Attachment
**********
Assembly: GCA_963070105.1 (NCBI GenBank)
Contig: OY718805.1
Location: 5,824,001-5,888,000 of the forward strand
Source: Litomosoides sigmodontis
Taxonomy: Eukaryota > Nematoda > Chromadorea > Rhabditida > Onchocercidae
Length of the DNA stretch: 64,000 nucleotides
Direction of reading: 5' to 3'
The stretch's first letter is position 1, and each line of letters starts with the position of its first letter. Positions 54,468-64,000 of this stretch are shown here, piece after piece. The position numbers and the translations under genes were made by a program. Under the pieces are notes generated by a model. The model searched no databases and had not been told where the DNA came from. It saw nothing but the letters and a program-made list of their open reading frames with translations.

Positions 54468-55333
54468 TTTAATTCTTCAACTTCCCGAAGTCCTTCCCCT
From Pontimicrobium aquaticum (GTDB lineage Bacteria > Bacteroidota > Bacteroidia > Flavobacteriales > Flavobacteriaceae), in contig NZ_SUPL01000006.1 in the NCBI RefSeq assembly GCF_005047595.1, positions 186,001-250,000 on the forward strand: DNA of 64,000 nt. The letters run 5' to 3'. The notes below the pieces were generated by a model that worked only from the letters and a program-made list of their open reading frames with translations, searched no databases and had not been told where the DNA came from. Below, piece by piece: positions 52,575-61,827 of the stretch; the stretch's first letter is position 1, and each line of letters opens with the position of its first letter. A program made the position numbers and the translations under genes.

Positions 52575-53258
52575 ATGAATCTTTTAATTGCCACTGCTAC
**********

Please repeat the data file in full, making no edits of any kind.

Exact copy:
Assembly: GCA_963070105.1 (NCBI GenBank)
Contig: OY718805.1
Location: 5,824,001-5,888,000 of the forward strand
Source: Litomosoides sigmodontis
Taxonomy: Eukaryota > Nematoda > Chromadorea > Rhabditida > Onchocercidae
Length of the DNA stretch: 64,000 nucleotides
Direction of reading: 5' to 3'
The stretch's first letter is position 1, and each line of letters starts with the position of its first letter. Positions 54,468-64,000 of this stretch are shown here, piece after piece. The position numbers and the translations under genes were made by a program. Under the pieces are notes generated by a model. The model searched no databases and had not been told where the DNA came from. It saw nothing but the letters and a program-made list of their open reading frames with translations.

Positions 54468-55333
54468 TTTAATTCTTCAACTTCCCGAAGTCCTTCCCCT
From Pontimicrobium aquaticum (GTDB lineage Bacteria > Bacteroidota > Bacteroidia > Flavobacteriales > Flavobacteriaceae), in contig NZ_SUPL01000006.1 in the NCBI RefSeq assembly GCF_005047595.1, positions 186,001-250,000 on the forward strand: DNA of 64,000 nt. The letters run 5' to 3'. The notes below the pieces were generated by a model that worked only from the letters and a program-made list of their open reading frames with translations, searched no databases and had not been told where the DNA came from. Below, piece by piece: positions 52,575-61,827 of the stretch; the stretch's first letter is position 1, and each line of letters opens with the position of its first letter. A program made the position numbers and the translations under genes.

Positions 52575-53258
52575 ATGAATCTTTTAATTGCCACTGCTAC